By Tony Attwood and Gerry McLeod
Woolwich Arsenal’s first ground at the Manor in Plumstead could hold a maximum of around 32,000, although it was rarely full. Twice in the 1905/6 season gates of 30,000 were recorded – on April 13 1906 against Aston Villa in the league and for the 5-0 thrashing of Sunderland in the FA Cup on 24 February 1906.
This figure was exceeded on February 2 1907, again in the Cup, against Bristol City, when 31,300 were crammed in, and finally on 6 February 1909 when 32,000 is recorded for the attendance for the cup match against Millwall.
Arsenal’s crowd in those days was at the upper end of the scale for matches, but even so they could not match the potential of grounds such as Stamford Bridge and White Hart Lane. Tottenham’s 5-0 defeat of Arsenal at the Lane on 25 December 1911 was watched by 47,100, while Chelsea’s victory by 1-0 at the Bridge on 28 March 1910 was recorded as having a crowd of 40,000. But even this was not a record for an Arsenal game as 50,000 had turned up in West London on 28 November 1908 to see Chelsea 2 Arsenal 1.
As Chelsea and Tottenham had found, large crowds did not bring instant success – but they did generate money, and that was certainly what Arsenal needed by the time they moved to Highbury, not least to cover the costs of the leasing and purchasing of the new ground (the old ground not have been sold and thus not generating any income of its own to help with the move).
In the first Highbury season the top crowd is shown as 35,000 for the derby game with Clapton Orient on April 18 1914 but inevitably in the second season on the outbreak of war crowds dropped dramatically.
However the resumption of football in 1919 saw an increase once again, and the first match in the first division in 1919 (the first in a sequence of first division seasons that continues to this day) was watched on August 30 1919 by 40,000 people. Arsenal lost 0-1 to Newcastle.
Two more records were broken that season. On 6 December 1919 The Arsenal changed its name to Arsenal as the club drew 1-1 with Chelsea at Highbury in front of 50,000 – the first time Arsenal had played in front of such a crowd – and an interesting comparison with the previous game on 29 November when only 6000 showed up at Notts County for the 2-2 draw with Arsenal.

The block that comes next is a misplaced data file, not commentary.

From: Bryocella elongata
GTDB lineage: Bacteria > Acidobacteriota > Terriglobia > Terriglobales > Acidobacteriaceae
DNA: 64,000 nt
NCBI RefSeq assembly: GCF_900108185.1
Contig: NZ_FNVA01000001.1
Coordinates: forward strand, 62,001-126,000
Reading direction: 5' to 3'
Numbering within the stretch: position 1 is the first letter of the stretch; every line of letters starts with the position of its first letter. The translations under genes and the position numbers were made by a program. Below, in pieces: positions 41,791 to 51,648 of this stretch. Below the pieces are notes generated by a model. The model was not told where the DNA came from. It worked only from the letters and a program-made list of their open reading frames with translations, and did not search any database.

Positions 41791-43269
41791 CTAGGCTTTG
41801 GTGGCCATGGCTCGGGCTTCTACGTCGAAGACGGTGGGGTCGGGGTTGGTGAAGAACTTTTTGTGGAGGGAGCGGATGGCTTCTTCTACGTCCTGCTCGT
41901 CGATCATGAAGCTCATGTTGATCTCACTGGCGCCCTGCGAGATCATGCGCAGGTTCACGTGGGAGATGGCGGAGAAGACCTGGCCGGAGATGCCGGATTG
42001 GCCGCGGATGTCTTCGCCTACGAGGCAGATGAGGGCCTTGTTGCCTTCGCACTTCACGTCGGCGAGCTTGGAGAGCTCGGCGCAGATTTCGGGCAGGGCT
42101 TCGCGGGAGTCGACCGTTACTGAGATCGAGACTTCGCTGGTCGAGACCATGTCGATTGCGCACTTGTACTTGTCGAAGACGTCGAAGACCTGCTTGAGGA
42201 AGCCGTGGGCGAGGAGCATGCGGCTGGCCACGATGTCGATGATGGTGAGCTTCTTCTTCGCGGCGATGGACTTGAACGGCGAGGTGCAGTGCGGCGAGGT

But even this crowd for the Chelsea game was exceeded on 24 January 1920 when Arsenal 0 Aston villa 1 recorded a crowd of 55,000.
Arsenal first played in front of 60,000 at Chelsea on 4 December 1920 for Chelsea 1 Arsenal 2.
These crowd figures are of course rounded – and our source here is Fred Ollier’s book, “Arsenal a complete record”.
It is hard to say how accurate these figures were. Clubs paid tax on their profits at the same rate as individuals, at this time, and so there was a need for accurate accounting of income, but not of crowd numbers. What’s more, the rounding of the figures suggests that a fair amount of estimating (rather than a counting of every 3d piece) was going on. Clubs clearly had an incentive to reduce their estimates of cash received in order to reduce their liability, just as they had incentives to make underhand payments to players who were limited in what they could earn by the maximum wage agreements in football (a system which, incidentally, Sir Henry Norris spoke against on several occasions). Taking a certain amount out of the gate receipts and handing some of it on to players before it reached the bank, was a temptation for clubs, and a welcome move for players (who would not have to pay income tax).
So, if anything we might take it that these figures were under rather than over-estimates of the actual number who turned up – and that is before we start counting how many people gained illegal entry to the ground by climbing barriers and walls.
But for now and without any further evidence, 6 December 1919 seems likely to have been the first date on which Arsenal drew a crowd of 50,000 to Highbury.